LONDON - Poorer countries face a best-case scenario of a 6-8 month lag behind richer nations in getting access to COVID-19 vaccines to protect their populations against the pandemic disease, the philanthropist Bill Gates said on Wednesday.
In an interview with Reuters, Gates called the rollout of the first COVID-19 shots a "super hard allocation problem" that was putting pressure on global institutions, governments and drugmakers.
"Every politician is under pressure to go bid for their country to get further up in line," Gates said.
The Bill and Melinda Gates Foundation has so far committed some $1.75 billion to the global response to the COVID-19 pandemic, including via funds for the COVAX vaccine-sharing initiative co-led by the World Health Organization, and via direct support for some vaccine makers.
COVAX, co-led by the GAVI vaccines alliance, says it aims to deliver 2.3. billion COVID-19 doses by year-end, including 1.8 billion doses to poorer countries at no cost to their governments. It hopes to start some deliveries next month.
Gates said supplies of vaccines via COVAX would be "modest" at first.
"The total number of doses that GAVI (and COVAX) will have in the first half of the year is still very modest. Yes, they will get some doses out, but if you compare when they will reach the same percentage of coverage as the rich countries - that's where I'd say it's six to eight months, best case," he said.
Seth Berkley, CEO of GAVI and a co-lead of COVAX, warned on Tuesday of "a sense of vaccine panic" with many countries pursuing biliateral deals with drugmakers to secure limited supplies and some threatening legal action against drugmakers who have said supplies could be delayed.
Gates said such pressure was unhelpful, noting that pharmaceutical companies such as Pfizer, BionTech , AstraZeneca and Moderna all developed COVID-19 vaccines in less than a year.
"If you're a pharma company that didn't make a vaccine, you're not under pressure. But the ones who did make the vaccine - they are the ones being attacked," he said. "It's all very zero-sum."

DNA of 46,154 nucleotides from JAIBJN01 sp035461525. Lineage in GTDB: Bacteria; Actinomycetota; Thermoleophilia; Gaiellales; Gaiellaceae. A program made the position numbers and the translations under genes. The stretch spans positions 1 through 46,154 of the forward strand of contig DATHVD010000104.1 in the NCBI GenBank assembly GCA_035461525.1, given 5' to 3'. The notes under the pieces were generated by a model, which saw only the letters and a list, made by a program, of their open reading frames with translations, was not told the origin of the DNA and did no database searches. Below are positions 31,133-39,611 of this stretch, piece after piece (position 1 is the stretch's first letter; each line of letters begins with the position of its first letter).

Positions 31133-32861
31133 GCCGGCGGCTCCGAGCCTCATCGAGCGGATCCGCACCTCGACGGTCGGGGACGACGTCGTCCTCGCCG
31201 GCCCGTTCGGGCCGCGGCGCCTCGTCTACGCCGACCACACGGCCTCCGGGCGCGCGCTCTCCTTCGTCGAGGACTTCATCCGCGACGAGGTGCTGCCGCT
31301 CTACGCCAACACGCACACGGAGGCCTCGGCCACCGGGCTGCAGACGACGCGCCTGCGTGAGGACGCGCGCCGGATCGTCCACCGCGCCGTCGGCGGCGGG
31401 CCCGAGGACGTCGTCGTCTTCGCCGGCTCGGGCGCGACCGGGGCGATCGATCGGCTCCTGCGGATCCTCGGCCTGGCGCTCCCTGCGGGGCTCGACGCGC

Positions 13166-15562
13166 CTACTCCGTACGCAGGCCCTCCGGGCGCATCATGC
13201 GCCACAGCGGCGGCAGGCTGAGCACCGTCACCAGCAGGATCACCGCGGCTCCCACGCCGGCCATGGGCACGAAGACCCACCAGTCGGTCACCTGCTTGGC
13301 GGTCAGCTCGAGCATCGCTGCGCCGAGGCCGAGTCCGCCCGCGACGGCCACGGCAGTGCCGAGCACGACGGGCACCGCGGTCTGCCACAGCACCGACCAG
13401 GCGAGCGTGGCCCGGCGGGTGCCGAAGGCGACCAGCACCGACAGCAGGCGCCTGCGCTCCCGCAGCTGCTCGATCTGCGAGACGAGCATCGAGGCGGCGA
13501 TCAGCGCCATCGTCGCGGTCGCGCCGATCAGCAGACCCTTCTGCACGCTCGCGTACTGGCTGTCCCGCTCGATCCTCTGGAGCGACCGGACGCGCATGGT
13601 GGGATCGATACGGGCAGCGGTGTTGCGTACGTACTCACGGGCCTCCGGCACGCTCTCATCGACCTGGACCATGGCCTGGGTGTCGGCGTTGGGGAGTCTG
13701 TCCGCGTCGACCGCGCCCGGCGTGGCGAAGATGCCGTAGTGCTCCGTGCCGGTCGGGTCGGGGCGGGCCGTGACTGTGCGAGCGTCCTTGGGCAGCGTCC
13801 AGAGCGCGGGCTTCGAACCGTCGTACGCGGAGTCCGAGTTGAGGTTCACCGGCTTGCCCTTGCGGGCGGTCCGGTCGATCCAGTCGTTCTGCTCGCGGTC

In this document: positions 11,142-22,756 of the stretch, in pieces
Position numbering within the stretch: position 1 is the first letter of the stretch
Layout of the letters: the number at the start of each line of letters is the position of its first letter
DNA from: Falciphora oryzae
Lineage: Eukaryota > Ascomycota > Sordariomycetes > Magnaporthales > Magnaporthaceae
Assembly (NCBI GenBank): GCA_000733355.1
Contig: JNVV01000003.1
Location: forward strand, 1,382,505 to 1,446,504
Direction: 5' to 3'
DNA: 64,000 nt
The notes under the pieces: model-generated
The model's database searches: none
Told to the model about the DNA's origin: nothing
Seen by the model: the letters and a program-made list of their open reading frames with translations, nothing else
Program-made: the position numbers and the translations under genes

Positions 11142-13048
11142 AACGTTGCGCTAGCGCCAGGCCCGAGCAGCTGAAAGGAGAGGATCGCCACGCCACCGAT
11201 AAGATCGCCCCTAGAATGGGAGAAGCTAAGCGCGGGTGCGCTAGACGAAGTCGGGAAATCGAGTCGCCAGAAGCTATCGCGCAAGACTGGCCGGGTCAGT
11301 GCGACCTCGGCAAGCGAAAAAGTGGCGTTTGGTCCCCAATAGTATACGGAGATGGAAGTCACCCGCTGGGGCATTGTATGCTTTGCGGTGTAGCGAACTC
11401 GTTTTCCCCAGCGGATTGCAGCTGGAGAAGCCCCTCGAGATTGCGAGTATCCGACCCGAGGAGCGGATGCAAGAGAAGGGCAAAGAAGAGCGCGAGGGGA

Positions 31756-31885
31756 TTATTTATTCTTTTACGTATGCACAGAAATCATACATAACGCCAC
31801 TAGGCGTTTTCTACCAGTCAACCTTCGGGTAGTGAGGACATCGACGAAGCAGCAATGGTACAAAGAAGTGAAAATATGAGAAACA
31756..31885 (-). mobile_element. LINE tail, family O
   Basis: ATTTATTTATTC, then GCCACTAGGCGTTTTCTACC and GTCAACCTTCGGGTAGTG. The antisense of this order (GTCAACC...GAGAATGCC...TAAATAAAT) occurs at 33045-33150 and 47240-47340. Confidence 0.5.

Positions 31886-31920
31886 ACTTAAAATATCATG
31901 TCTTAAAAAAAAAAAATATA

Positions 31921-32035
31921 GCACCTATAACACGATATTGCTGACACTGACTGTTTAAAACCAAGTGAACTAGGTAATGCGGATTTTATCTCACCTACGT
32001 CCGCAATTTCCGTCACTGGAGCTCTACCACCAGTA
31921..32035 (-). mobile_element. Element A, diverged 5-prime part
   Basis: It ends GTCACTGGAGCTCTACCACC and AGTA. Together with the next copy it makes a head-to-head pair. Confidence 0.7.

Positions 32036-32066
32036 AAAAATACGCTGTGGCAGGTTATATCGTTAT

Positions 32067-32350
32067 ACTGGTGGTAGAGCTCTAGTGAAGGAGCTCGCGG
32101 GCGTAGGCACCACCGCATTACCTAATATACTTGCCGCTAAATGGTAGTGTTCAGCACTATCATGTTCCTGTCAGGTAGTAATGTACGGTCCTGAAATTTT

"It's the classic situation in global health, where the advocates all of a sudden want it for zero dollars and right away. And I feel like these pharma companies that jumped in, well... they're the reason we can see the end of the epidemic coming."
Gates, who also on Wednesday published his foundation's annual letter outlining its priorities and predictions, said he believed people living in wealthier countries would see the pandemic end, with a return to more normal life, by the end of this year - assuming vaccines could be rolled out to around 70 percent to 80 percent of their populations.
He also pointed to some "silver linings" from the pandemic, including vastly accelerated development of the mRNA vaccine technology used in the Pfizer-BioNtech and Moderna COVID shots.
In the next five to 10 years, Gates said, mRNA vaccines will become faster and cheaper to develop, easier to scale, and more stable to store, opening the possibility of developing future vaccines against diseases such as HIV and malaria
"It brings new hope for the missing vaccines - that we could get those more quickly," he said.
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